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Growing up one of six children I sometimes secretly (and sometimes not so secretly) wished to be an only child. An only child who didn’t have to wait for hand me downs to get a new pair of jeans. An only child whose mom was the PTA President and made homemade cookies for school parties. An only child who had two complete sets of grandparents who lived next door and were always at my beckoned call. An only child who didn’t live in the country but rather a tree lined subdivision with plenty of kids to play with.
An only child who didn’t have trouble with math. An only child who didn’t have freckles, big lips, a big mess of hair or problems with self-esteem. An only child whose parents WERE part of the social ‘in crowd’ in the community. An only child whose parents didn’t have to work 2 jobs each at times to support their family. An only child who couldn’t possibly comprehend how hard it was for her parents to turn to government assistance on two occasions to help support their family. An only child who didn’t have to clean toilets after school as part of the family business. An only child who wasn’t part of a questionable religion from birth to 12 years old. An only child who simply had a normal life… you know, the life that EVERYONE else had but me.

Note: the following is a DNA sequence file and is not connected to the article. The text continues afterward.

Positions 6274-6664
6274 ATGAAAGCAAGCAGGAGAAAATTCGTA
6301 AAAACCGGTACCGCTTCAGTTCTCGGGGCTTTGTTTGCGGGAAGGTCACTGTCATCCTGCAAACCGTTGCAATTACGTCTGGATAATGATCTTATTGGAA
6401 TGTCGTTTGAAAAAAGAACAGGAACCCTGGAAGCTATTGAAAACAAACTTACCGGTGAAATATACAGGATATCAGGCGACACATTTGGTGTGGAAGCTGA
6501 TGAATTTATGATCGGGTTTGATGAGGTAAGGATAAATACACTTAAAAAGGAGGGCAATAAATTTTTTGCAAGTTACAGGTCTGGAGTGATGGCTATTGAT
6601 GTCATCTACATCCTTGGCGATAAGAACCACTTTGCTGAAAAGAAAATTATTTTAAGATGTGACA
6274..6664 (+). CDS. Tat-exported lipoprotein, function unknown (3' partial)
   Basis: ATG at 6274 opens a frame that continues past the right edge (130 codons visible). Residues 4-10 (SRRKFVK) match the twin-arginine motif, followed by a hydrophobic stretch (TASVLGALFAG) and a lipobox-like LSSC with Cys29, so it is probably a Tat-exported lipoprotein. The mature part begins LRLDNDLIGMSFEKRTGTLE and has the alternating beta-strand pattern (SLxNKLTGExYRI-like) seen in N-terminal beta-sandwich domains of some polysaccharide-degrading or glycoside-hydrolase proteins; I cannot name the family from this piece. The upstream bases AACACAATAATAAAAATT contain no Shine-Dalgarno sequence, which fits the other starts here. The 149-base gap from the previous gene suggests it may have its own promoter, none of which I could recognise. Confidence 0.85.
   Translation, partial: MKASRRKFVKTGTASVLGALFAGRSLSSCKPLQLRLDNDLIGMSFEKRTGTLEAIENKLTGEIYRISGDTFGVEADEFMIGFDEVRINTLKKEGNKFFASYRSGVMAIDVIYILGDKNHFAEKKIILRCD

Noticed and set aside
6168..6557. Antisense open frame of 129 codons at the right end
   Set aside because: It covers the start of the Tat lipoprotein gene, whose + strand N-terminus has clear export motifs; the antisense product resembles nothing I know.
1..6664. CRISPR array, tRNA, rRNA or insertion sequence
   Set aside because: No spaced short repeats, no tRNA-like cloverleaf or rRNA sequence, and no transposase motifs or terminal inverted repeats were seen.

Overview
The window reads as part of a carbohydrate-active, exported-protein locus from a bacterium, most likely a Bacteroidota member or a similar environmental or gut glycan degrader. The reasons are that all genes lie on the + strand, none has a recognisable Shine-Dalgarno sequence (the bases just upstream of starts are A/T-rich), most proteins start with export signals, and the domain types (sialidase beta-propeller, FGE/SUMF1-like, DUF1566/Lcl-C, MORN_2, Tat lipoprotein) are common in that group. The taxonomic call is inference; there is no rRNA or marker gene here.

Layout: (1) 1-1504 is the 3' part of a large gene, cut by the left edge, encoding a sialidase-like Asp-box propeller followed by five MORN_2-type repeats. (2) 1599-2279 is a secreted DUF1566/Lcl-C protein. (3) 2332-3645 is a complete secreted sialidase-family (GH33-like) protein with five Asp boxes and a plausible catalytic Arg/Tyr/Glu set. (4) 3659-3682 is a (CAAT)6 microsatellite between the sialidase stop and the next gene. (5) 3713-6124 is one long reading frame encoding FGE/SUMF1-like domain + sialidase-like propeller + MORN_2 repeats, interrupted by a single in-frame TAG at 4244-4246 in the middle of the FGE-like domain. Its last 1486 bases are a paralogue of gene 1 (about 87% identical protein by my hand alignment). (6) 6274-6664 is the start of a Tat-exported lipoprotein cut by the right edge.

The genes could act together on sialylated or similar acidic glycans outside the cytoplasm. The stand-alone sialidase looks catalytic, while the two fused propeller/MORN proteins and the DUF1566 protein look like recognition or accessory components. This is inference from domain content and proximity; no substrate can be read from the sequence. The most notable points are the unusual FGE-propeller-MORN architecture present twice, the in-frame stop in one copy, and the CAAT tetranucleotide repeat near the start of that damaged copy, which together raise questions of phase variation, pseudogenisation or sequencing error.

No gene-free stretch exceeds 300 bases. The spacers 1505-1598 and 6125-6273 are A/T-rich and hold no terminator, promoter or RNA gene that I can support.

Today I thank God, my lucky stars, SNL writers and whoever else that my wish didn’t come true.
Because without waiting for hand me downs, I would never understand the importance of taking care of your things. Without a mom who didn’t send her child to school with a package of Oreos instead of homemade cookies, I wouldn’t know this shortcut creates more time to spend with my children. Without two complete sets of grandparents who were at my beckoned call, I wouldn’t have appreciated the time I did get to spend with my grandmothers. Without living out in the country and not a subdivision I wouldn’t have experienced the joys of eating wild strawberries, honeysuckles or playing outside until the sun went down with my little sister and kid brother. Without those little self-esteem issues I may never have learned how important it is to be kind to everyone no matter what their life appears to be. Without parents who were part of the social ‘in crowd’, I learned that the coolest in-crowd is my family. Without knowing what it’s like to live on government assistance as a child, I wouldn’t have recognized that not everyone who receives such benefits is lazy. Without working in the family business as a child, I wouldn’t have understood how important it is that my children clean their own toilet (a skill I think every parent should teach their kids… especially boys!). Without spending 12 years as a member of that ‘questionable religion’, I may not have discovered that my God loves everyone; even little girls with freckles, messy hair, big lips and a big dream to be a little humor writer. And most importantly without my 2 brothers and 3 sisters I wouldn’t fully understand the importance of quality birth control… No matter how many ups and downs I suspect we all have, life is much better spent when you learn to be happy with what you have instead of worrying about what you don’t.


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